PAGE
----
- The Biophilia Award for Environmental Communication is a prestigious award granted to professionals and organizations working to improve public understanding of ecological issues.
- The fifth annual Biophilia Award for Environmental Communication has been awarded to Mongabay for its commitment to reporting on issues related to nature and biodiversity, particularly in countries in the Global South.
- Past recipients have included The Guardian, as well as journalists Elizabeth Kolbert, Marlowe Hood, and Matt McGrath.
- Renowned conservation scientist Jane Goodall, who serves on Mongabay’s advisory board, said Mongabay “not only highlights the problems in the world, but also discusses solutions from the ground up” and that it “tells inspiring stories of people fighting and risking their lives as they strive to save wildlife and the environment.”
Mongabay has won the prestigious Biophilia Award for Environmental Communication for its “outstanding track record” in communicating issues related to nature and biodiversity, especially in countries in the Global South.
The Biophilia Award was launched in 2019 by the BBVA Foundation, the charitable arm of one of Spain’s biggest banks, to recognize the work of professionals and organizations working to improve public understanding of ecological issues through the dissemination of scientific knowledge and sharing of new perspectives. The award comes with a cash prize of 100,000 euros (about $106,000).
The evaluation committee praised Mongabay for successfully making “the connection between science and journalism by disseminating research on environmental protection and making studies available under conditions of maximum access.” These achievements have enabled Mongabay to “highlight specific situations or serious environmental problems affecting communities that tend to be overlooked by mainstream news sources,” the committee said in a statement.
Founded in 1999 by U.S. journalist Rhett A. Butler, Mongabay is a nonprofit digital platform that has built up a network of 800 correspondents in 80 countries and publishes original reporting in six languages, including English, Indonesian, Spanish, French, Hindi, and Brazilian Portuguese. Mongabay reports on issues all over the world, but it has a particular focus on tropical regions within Asia and Latin America, which are home to the richest and most endangered biodiversity.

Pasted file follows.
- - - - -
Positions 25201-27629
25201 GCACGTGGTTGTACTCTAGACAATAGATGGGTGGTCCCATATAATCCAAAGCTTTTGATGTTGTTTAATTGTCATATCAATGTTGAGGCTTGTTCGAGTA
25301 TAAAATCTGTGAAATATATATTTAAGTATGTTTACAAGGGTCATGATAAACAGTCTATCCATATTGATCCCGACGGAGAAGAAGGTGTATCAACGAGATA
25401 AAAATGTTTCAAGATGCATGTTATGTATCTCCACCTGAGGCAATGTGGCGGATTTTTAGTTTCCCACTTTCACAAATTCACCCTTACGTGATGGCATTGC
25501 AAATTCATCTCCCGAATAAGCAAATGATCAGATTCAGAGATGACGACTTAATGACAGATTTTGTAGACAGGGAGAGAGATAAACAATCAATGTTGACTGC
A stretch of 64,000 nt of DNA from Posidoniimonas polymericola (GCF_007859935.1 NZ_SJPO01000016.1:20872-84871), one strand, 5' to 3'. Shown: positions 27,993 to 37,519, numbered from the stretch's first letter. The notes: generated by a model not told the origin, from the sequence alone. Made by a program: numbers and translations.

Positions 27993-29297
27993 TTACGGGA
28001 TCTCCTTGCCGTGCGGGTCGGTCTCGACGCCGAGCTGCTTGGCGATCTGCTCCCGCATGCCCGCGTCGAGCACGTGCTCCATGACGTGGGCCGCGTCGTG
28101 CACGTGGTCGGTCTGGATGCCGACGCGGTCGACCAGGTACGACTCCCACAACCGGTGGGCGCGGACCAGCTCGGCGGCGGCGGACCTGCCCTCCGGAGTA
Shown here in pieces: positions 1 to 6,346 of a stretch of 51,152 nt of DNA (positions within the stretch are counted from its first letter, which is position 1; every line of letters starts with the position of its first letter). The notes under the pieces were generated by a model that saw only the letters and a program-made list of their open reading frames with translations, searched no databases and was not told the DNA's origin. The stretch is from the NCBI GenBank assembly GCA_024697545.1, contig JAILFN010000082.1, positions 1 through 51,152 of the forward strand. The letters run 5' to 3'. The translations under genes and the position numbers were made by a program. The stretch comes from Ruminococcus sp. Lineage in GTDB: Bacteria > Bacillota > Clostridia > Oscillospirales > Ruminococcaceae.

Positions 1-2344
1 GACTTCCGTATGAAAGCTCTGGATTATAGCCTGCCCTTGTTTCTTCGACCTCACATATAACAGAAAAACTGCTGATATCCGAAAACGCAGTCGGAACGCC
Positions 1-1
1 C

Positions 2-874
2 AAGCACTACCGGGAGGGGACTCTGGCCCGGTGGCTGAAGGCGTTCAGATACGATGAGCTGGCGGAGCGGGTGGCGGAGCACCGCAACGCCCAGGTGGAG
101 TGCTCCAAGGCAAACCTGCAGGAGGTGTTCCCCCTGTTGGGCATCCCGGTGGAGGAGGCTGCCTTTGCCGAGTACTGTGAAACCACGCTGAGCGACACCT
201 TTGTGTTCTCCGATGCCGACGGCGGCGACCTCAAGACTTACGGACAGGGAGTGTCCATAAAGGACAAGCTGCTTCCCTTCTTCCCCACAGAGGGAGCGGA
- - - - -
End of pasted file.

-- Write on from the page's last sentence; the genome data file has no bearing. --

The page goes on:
Mongabay currently receives about 4 million visitors per month, and its content, which can be republished free of charge, regularly appears on platforms like The New York Times, The Washington Post and the BBC. Through its news coverage, features and investigations, Mongabay has driven numerous impacts, such as influencing policy decisions in the palm oil industry in Indonesia and increasing transparency and accountability in the global fishing industry.
In addition to publishing global news in English, Mongabay has set up bureaus in Indonesia, India, Brazil and Peru, and is in the process of opening its first news desk in Africa. Mongabay also works to engage with child audiences through the platform Mongabay Kids, and runs fellowship and internship programs for emerging journalists. The Y. Eva Tan Conservation Reporting Fellowship Program, which was launched in 2022, provides opportunities for “journalists from biodiversity hotspots in tropical countries to report on critical environmental issues, gaining valuable training, experience, and credibility that will help them advance their careers in journalism and communications.”
Previous recipients of the Biophilia Award for Environmental Communication include The Guardian, as well as New Yorker staff writer Elizabeth Kolbert, AFP correspondent Marlowe Hood and BBC reporter Matt McGrath.
Butler, who won the 2022 Heinz Award for the Environment for his efforts to advance environmental journalism worldwide, said he believes environmental journalism is increasingly relevant to people’s current lives since “we are all experiencing firsthand the effects of climate change, pollution, or habitat loss.”
“[I]t’s really important for environmental journals to put these impacts in a context that explains why they are happening,” Butler said in a statement to the BBVA Foundation. “We are a translation service between the scientists and their data and what people are observing with their own eyes. And this is of great value both in informing the public and possibly leading them to change their behavior.”
Butler also emphasized that Mongabay is not an advocacy publication, despite its mission to report on nature and planetary challenges.
“Our job is to present information on what’s going on rather than telling people what to do,” Butler said. “But it’s still possible to drive change by focusing your journalism on certain topics that mobilize citizens so they reach out to their political leaders.”
In reference to this award, renowned conservation scientist Jane Goodall, who serves on Mongabay’s advisory board, said, “Mongabay has grown into what I believe to be one of the very best and most widely-read conservation and environmental science sites on the internet. It provides accurate up to date news that focuses primarily on wildlife, forests, oceans, and the conservation sector.
“One of the things that I and others so appreciate is that Mongabay not only highlights the problems in the world, but also discusses solutions from the ground up,” Goodall added. “It tells inspiring stories of people fighting and risking their lives as they strive to save wildlife and the environment.”